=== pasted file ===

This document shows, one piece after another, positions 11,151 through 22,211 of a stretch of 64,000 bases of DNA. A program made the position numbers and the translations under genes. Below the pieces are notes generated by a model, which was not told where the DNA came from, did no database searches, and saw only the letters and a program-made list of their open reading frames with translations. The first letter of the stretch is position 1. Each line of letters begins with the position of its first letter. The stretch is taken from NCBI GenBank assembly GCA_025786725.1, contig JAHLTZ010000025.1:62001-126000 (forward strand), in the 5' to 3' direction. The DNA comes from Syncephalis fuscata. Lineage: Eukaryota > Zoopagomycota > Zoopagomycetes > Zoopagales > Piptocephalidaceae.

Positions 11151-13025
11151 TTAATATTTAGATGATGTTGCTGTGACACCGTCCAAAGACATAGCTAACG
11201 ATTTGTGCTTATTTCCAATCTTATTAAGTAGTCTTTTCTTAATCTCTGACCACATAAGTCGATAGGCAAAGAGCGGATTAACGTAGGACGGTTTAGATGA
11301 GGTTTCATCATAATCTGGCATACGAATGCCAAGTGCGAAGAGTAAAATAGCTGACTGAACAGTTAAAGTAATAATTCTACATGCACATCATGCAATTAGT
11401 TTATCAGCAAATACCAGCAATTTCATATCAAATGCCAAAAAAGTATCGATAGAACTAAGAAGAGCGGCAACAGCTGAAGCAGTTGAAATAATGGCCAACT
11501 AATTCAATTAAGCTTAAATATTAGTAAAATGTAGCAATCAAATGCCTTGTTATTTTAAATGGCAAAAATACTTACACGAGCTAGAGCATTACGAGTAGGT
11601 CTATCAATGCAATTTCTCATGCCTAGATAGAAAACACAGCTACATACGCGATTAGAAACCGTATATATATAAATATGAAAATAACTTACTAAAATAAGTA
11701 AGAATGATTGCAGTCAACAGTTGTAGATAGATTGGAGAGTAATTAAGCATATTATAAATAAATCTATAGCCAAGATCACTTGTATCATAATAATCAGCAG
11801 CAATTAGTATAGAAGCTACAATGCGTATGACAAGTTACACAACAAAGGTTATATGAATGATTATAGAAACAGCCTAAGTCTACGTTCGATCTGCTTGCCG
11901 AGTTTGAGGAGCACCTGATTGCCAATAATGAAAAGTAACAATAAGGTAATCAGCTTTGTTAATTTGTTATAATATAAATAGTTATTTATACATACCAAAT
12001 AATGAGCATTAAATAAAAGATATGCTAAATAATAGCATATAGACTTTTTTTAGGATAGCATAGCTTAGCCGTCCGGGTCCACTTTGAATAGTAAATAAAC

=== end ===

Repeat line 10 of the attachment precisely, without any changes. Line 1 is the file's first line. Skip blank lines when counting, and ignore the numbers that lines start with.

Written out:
11801 CAATTAGTATAGAAGCTACAATGCGTATGACAAGTTACACAACAAAGGTTATATGAATGATTATAGAAACAGCCTAAGTCTACGTTCGATCTGCTTGCCG